Sanef goes to the top with complaints
Johannesburg - The SA National Editors' Forum (Sanef) wants illegal assaults on and arrests of journalists dealt with by the highest authority.
"Sanef condemns two outrageous illegal police attacks on press photographers in Pretoria and Bloemfontein while they were carrying out their duties of informing the public by picturing incidents in the two cities...," it said in a statement on Sunday.
Sanef said it had complained to Police Minister Nathi Mthethwa and national police commissioner General Bheki Cele on more than one occasion about the some dozen similar illegal arrests in the last 18 months.
However, all these cases had been thrown out of court, it said.
It wanted the police responsible charged in court and punished.
In the first recent incident, Pretoria News chief photographer Masi Losi was taking pictures of police arresting a suspected thief when the police tried to take his camera from him.
Police tried to arrest him, accusing him of interfering with their work.
It was only when the newspaper's executive editor Jos Charle phoned Gauteng police commissioner Mzwandile Petros that police let Losi go.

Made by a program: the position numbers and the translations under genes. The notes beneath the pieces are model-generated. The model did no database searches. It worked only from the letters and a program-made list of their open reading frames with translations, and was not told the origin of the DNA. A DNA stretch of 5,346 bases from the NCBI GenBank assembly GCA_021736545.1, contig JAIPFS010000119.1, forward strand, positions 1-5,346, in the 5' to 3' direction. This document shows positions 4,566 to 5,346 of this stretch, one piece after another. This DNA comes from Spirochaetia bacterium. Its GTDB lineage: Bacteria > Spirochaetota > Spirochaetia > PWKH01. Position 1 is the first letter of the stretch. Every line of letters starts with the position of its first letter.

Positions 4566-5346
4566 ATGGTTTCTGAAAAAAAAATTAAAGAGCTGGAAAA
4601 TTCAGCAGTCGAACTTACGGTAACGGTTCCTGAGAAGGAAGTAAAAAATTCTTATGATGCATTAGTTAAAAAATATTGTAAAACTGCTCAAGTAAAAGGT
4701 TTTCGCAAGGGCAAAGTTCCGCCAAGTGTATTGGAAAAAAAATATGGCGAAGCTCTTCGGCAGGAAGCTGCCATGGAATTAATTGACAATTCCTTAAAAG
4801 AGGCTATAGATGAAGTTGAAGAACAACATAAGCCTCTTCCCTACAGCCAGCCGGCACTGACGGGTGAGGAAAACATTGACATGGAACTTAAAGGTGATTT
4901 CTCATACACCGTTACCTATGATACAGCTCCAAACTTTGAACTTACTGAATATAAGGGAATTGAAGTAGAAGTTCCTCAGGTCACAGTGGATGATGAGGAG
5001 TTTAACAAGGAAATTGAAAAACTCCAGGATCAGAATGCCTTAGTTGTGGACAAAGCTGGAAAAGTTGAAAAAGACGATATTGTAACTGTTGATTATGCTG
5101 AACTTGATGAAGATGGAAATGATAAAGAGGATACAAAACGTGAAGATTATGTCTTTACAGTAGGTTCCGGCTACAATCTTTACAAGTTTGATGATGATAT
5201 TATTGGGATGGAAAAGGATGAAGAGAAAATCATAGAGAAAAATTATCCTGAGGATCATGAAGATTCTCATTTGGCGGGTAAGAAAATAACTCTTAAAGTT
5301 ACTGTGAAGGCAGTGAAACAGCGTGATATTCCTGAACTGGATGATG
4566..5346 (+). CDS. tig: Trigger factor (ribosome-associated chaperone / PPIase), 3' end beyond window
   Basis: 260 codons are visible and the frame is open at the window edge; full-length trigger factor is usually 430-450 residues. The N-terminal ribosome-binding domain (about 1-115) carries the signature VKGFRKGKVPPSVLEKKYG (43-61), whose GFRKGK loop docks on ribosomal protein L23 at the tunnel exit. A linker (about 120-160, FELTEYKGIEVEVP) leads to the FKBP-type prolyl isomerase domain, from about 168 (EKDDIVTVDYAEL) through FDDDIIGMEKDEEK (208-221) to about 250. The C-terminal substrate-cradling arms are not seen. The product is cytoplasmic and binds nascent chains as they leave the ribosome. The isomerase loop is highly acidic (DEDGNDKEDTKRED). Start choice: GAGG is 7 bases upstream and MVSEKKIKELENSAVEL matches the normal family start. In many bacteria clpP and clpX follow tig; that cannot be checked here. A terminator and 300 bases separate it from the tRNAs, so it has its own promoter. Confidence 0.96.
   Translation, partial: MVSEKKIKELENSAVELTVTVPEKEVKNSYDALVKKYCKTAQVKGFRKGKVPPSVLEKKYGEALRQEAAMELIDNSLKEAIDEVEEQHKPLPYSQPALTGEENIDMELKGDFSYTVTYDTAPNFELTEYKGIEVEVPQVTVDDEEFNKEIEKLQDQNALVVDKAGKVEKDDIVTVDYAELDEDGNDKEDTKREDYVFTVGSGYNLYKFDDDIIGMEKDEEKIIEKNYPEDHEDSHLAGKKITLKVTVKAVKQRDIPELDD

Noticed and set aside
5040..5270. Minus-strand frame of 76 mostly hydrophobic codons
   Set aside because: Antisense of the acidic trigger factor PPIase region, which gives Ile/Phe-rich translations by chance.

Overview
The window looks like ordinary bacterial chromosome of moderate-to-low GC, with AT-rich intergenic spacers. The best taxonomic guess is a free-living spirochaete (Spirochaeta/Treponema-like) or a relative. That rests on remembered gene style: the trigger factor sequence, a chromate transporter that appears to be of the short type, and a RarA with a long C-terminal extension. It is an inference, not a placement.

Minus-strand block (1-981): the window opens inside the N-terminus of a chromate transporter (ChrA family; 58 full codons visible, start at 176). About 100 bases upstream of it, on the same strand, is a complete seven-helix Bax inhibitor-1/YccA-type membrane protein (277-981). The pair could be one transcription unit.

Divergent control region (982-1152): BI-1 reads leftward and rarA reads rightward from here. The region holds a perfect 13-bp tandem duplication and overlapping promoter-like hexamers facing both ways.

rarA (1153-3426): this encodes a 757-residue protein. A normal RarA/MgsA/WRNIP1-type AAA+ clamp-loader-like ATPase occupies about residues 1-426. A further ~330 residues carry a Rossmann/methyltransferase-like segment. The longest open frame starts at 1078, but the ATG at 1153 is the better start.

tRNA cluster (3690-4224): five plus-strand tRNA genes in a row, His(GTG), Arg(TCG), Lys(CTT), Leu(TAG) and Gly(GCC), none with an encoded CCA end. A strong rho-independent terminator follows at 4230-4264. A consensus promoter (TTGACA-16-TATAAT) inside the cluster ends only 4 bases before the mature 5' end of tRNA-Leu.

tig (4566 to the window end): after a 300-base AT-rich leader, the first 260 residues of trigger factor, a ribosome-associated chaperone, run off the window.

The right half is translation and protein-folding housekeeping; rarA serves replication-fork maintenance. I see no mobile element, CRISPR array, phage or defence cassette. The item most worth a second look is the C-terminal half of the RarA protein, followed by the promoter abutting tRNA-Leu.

In the second incident, in Bloemfontein, Volksblad photographer Theo Jephta took pictures of a group of schoolchildren fighting while the police sat nearby, without taking action.
When Jephta started taking pictures, the police grabbed him and bundled him into the back of their vehicle and drove off. After making a phone call, the police let him go.
Sanef said the actions of the police were, in both instances, illegal.
"Sanef believes that despite its complaints at high level, the police have not been informed of the contents of police standing orders which instruct police officers to aid journalists covering public incidents - just the opposite to assaulting and arresting them.
"Sanef believes that this continuing illegal conduct by the police against the press - which in the Pretoria instance forced the staff to bar the police entry to their building - has taken on such alarming and serious proportions that they merit intervention at the highest level of government."
Sanef said it would also send its protest to President Jacob Zuma, reminding him that the police conduct constituted not only serious criminal offence, but contravened the key Freedom of the Press clause in the Constitution.